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- Monday, December 03, 2012 - From Print Edition


ISLAMABAD: The December 1 death of another key al-Qaeda leader, Abdul Rehman al Zaman Yemeni, in an American drone strike in Wana area of South Waziristan has once again given credence to the Western intelligence claims that the Waziristan region continues to be a hotbed of the most-wanted al-Qaeda radicals, more than 11 years after the 9/11 terror attacks and the subsequent launching of the US-led war against terror.


Abdul Rehman Yemeni, who was an Arab national with close ties to al-Qaeda chief Osama bin Laden, was the 50th top al-Qaeda leader to have been killed by a US drone in Pakistan since the launching of the deadly drive in 2005. Yemeni was killed when a remotely-piloted drone targeted a car in Shin Warsak area near Wana, the headquarters of the South Waziristan Agency. The predator strike that targeted Abdul Rehman Yemeni was the 43rd carried out by the CIA since January 1, 2012. The CIA runs the drone programme and has carried out a total of 338 predator strikes in Pakistan since 2005, primarily targeting al-Qaeda-linked wanted terrorists in Waziristan region.


According to statistics compiled by the Ministry of Interior, six important al-Qaeda leaders have been killed since January this year in 43 drone attacks in Pakistan. Of those terminated by the US drones included Abu Kasha al Iraqi and Fateh al Turki (killed on September 24), Emeti Yakuf aka Abdul Jabbar of East Turkistan Movement (killed on August 24), Badruddin Haqqani of the Haqqani network (killed August 21), al-Qaeda’s second in command Abu Yahya al-Libi (killed on June 4), Shamsullah and Amir Hamza Tojikhel (killed on March 13), and commander Badr Mansoor (killed on February 9).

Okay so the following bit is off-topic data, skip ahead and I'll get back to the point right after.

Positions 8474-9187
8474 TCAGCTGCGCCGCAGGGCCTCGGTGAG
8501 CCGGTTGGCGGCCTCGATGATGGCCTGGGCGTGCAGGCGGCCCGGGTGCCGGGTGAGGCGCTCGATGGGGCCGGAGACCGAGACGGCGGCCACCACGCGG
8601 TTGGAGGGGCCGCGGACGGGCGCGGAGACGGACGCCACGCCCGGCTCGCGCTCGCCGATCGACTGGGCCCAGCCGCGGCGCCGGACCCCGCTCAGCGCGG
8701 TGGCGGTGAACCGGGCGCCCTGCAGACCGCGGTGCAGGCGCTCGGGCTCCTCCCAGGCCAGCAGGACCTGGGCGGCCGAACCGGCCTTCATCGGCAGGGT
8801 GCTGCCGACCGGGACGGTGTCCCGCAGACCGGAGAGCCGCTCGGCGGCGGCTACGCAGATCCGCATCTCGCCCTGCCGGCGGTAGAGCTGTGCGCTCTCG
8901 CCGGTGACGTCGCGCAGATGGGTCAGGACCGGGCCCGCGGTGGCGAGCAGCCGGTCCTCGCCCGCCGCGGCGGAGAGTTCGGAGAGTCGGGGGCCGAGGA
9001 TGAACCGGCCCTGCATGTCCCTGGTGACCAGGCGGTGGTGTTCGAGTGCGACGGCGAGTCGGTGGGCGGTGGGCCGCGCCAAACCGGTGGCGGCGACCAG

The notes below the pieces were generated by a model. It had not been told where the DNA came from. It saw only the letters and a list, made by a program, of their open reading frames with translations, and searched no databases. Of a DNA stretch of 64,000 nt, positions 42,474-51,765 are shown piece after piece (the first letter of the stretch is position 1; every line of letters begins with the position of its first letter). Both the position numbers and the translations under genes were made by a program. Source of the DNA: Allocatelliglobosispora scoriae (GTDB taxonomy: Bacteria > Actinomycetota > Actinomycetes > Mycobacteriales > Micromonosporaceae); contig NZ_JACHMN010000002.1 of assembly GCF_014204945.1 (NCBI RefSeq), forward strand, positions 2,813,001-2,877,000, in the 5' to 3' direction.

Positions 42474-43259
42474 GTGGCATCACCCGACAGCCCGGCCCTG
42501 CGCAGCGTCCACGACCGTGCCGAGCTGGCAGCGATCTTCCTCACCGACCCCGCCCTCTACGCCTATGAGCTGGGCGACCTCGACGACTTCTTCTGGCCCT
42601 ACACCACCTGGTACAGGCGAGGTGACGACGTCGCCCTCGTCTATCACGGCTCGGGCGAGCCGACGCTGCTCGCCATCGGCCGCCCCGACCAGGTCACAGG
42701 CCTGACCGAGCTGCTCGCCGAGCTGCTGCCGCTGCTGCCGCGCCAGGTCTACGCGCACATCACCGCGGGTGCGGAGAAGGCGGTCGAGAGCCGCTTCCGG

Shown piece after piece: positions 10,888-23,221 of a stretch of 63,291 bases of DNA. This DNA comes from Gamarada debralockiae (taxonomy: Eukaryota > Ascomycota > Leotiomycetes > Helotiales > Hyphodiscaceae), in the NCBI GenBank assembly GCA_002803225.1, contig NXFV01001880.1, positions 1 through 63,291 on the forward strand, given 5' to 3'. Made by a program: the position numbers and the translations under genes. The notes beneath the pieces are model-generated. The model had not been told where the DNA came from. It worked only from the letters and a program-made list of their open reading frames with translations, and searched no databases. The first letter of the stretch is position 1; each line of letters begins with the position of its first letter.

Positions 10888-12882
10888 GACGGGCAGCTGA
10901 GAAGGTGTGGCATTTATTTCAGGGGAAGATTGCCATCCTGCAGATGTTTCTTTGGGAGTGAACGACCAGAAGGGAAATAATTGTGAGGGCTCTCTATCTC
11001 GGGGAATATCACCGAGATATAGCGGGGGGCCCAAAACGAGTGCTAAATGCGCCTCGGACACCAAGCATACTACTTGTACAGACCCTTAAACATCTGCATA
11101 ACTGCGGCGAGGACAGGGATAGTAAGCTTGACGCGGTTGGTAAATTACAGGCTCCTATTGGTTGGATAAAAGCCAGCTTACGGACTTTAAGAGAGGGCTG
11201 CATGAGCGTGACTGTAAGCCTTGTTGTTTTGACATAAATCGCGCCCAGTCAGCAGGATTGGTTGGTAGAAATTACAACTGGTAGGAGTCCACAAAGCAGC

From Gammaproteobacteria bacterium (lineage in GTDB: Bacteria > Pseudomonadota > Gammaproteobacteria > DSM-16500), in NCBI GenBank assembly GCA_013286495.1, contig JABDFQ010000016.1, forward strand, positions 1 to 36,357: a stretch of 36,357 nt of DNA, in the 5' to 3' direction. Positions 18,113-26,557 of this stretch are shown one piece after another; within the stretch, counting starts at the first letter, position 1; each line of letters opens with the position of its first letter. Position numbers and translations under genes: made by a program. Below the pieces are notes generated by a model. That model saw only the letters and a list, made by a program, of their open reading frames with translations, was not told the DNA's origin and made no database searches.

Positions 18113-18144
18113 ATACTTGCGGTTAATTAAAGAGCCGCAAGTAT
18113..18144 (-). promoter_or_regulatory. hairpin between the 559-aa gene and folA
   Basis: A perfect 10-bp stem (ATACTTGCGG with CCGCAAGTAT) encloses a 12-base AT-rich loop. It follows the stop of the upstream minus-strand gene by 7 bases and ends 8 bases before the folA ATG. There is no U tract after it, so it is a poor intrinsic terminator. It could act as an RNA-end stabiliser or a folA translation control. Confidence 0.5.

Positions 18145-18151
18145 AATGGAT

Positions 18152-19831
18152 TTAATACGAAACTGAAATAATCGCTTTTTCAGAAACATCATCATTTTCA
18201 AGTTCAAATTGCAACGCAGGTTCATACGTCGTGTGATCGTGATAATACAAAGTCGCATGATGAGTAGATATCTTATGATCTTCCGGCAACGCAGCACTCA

Ten key al-Qaeda leaders were killed in 72 strikes conducted by the US drones in 2011. These included four al-Qaeda commanders of the Pakistani origin, Muhammad Khan, Hazrat Omar, Miraj Wazir and Ashfaq Wazir (killed on October 27), Taj Gul Mehsud (killed on October 26), Janbaz Zadran of the Haqqani network (killed on October 13), Aleemullah aka Haleemullah (killed on September 30), al-Qaeda’s chief of operation in Pakistan Abu Hafs al-Shahri (killed on September 11), Dr Ayman Zawahiri’s No 2 in al-Qaeda Atiyah Abd al-Rahman (killed on August 22), and Commander Ilyas Kashmiri (killed on June 3, 2011).


Eight important al-Qaeda leaders were killed in a record number of 122 drone strikes which were carried out by the CIA in Pakistan in 2008. Those who were hunted down included Ali Marjan (killed on December 17), al-Qaeda chief in Afghanistan and Pakistan Sheikh al-Fateh, (killed on September 26), Ameer Moawia (killed on August 14), al-Qaeda’s No3 Mustafa Abu al-Yazid (killed on May 21), al-Qaeda planner and explosives expert Saddam Hussein Al Hussami, also known as Ghazwan Al-Yemeni (killed on March 8), Egyptian-Canadian al-Qaeda leader Sheikh Mansoor (killed on February 17), the chief of the Turkistani Islamic Party Abdul Haq al-Turkistani (killed on February 15) and Mahmood Mahdi Zeidan (killed on January 7, 2010).